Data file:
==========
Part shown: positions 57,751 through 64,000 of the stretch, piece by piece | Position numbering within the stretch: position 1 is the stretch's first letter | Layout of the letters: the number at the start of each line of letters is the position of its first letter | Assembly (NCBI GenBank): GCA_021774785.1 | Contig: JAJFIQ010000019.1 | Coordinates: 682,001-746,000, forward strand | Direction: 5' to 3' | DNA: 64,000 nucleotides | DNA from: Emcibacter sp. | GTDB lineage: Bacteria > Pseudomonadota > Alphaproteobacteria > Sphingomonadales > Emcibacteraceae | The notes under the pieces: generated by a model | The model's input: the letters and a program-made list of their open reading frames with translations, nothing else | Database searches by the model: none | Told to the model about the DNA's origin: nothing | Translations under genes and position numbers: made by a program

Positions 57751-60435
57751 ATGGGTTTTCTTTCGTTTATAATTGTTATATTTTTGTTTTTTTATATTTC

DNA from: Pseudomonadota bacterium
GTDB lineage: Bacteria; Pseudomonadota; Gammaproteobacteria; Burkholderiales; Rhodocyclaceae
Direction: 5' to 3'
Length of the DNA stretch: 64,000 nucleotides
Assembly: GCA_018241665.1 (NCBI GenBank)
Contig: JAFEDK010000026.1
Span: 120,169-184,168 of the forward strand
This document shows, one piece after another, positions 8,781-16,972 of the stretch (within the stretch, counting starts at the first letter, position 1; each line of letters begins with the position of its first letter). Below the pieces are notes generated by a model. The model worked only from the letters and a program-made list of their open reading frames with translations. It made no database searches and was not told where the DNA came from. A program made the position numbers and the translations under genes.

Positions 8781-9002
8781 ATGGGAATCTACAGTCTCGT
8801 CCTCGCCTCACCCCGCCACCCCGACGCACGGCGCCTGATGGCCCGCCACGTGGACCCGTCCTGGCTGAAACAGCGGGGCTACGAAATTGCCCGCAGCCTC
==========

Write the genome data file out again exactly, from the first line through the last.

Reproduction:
Part shown: positions 57,751 through 64,000 of the stretch, piece by piece | Position numbering within the stretch: position 1 is the stretch's first letter | Layout of the letters: the number at the start of each line of letters is the position of its first letter | Assembly (NCBI GenBank): GCA_021774785.1 | Contig: JAJFIQ010000019.1 | Coordinates: 682,001-746,000, forward strand | Direction: 5' to 3' | DNA: 64,000 nucleotides | DNA from: Emcibacter sp. | GTDB lineage: Bacteria > Pseudomonadota > Alphaproteobacteria > Sphingomonadales > Emcibacteraceae | The notes under the pieces: generated by a model | The model's input: the letters and a program-made list of their open reading frames with translations, nothing else | Database searches by the model: none | Told to the model about the DNA's origin: nothing | Translations under genes and position numbers: made by a program

Positions 57751-60435
57751 ATGGGTTTTCTTTCGTTTATAATTGTTATATTTTTGTTTTTTTATATTTC

DNA from: Pseudomonadota bacterium
GTDB lineage: Bacteria; Pseudomonadota; Gammaproteobacteria; Burkholderiales; Rhodocyclaceae
Direction: 5' to 3'
Length of the DNA stretch: 64,000 nucleotides
Assembly: GCA_018241665.1 (NCBI GenBank)
Contig: JAFEDK010000026.1
Span: 120,169-184,168 of the forward strand
This document shows, one piece after another, positions 8,781-16,972 of the stretch (within the stretch, counting starts at the first letter, position 1; each line of letters begins with the position of its first letter). Below the pieces are notes generated by a model. The model worked only from the letters and a program-made list of their open reading frames with translations. It made no database searches and was not told where the DNA came from. A program made the position numbers and the translations under genes.

Positions 8781-9002
8781 ATGGGAATCTACAGTCTCGT
8801 CCTCGCCTCACCCCGCCACCCCGACGCACGGCGCCTGATGGCCCGCCACGTGGACCCGTCCTGGCTGAAACAGCGGGGCTACGAAATTGCCCGCAGCCTC